Arguably the most daunting challenge the Government of Afghanistan faces is to make the nation secure and establish the rule of law. Approximately $9 billion of foreign assistance has been spent on the security sector between 2003-2007, and a further $14 billion is expected to be spent over 2007-2010. Greater scrutiny is required over this foreign assistance to test whether it is delivering the desired outcomes of peace and a stronger, more accountable Afghan state. One important question to ask is whether the current financing model is the correct one, and how it affects the incentives around the reform process.
This paper takes an aid effectiveness approach to assess the financing model and finds that it falls short of good practice. This assessment is of real concern: donors are perpetuating a high level of aid dependence; not setting strong incentives for institutional reforms; and generating fiscal risks for the state. The drivers of these fiscal sustainability and delivery problems are unpacked, analysed, and used to formulate policy prescriptions over the short and long term. These include:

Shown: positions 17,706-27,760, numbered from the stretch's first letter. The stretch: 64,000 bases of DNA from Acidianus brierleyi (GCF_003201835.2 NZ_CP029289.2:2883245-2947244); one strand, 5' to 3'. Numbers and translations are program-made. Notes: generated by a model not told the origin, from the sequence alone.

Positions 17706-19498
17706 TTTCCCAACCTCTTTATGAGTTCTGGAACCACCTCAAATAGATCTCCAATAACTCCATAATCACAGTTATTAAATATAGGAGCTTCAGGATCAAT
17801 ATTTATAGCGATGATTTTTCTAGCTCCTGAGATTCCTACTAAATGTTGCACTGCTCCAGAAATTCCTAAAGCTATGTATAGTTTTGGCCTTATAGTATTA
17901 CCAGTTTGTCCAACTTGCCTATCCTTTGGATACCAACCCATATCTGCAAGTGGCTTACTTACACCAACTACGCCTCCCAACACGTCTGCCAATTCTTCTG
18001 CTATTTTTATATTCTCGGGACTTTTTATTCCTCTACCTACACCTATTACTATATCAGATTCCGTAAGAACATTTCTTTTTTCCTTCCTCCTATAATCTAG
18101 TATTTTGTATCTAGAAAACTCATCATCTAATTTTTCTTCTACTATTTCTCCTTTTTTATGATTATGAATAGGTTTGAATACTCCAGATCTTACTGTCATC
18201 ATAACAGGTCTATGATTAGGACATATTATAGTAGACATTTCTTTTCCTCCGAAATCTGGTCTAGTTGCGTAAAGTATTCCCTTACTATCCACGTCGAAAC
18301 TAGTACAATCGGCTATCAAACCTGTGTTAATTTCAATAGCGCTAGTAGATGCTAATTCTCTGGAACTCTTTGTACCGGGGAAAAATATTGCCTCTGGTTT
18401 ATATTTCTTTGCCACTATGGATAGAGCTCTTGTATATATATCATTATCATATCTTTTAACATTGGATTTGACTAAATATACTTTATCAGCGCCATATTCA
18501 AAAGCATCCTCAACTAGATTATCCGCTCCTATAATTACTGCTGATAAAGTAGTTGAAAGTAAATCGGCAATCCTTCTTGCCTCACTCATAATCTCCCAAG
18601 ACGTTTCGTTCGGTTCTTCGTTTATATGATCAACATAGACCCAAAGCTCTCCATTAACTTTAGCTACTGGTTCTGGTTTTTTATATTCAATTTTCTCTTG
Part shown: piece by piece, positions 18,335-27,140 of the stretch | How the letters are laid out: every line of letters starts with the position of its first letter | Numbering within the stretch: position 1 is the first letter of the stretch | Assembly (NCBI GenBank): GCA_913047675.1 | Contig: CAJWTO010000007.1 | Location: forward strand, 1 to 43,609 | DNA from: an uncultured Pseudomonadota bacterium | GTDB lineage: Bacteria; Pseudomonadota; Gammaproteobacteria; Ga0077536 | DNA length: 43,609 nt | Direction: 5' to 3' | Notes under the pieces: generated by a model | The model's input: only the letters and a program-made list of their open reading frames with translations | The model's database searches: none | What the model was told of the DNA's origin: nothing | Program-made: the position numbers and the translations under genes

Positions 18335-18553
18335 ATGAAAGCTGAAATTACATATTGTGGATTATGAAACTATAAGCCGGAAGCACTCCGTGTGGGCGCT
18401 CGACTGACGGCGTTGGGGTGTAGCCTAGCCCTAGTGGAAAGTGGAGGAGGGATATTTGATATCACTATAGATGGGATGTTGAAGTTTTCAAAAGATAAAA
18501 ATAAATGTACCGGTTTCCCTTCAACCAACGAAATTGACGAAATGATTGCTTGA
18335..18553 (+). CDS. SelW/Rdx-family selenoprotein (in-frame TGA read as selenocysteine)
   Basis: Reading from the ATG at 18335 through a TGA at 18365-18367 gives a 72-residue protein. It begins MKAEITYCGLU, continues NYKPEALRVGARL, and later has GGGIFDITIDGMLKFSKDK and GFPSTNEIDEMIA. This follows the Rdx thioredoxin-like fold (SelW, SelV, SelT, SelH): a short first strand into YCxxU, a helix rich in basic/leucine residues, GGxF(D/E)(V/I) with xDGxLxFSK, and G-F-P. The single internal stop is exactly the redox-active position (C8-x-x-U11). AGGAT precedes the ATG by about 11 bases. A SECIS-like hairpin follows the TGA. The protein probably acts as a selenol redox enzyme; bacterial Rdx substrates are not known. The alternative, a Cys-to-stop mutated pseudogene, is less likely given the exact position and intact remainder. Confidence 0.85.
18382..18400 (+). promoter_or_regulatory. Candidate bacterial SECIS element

- Over the short term (1-2 years): a viable sector strategy which applies a fiscal lens to the sector and is incorporated in to the ANDS (Afghanistan's PRSP); a reformed LOTFA mechanism to bring more aid on-budget and on-plan; improved donor reporting of aid and compliance with the national budget cycle; and stronger efforts to accelerate tax collection.
- Over the long term (3-10 years): expansion of the tax base, which is the only route to fiscal sustainability; improved fiduciary standards in the security sector ministries and greater Government ownership of security sector reforms; development of a medium term expenditure framework to guide resource allocation; and changes to US foreign assistance that brings it more in to line with the Paris agenda.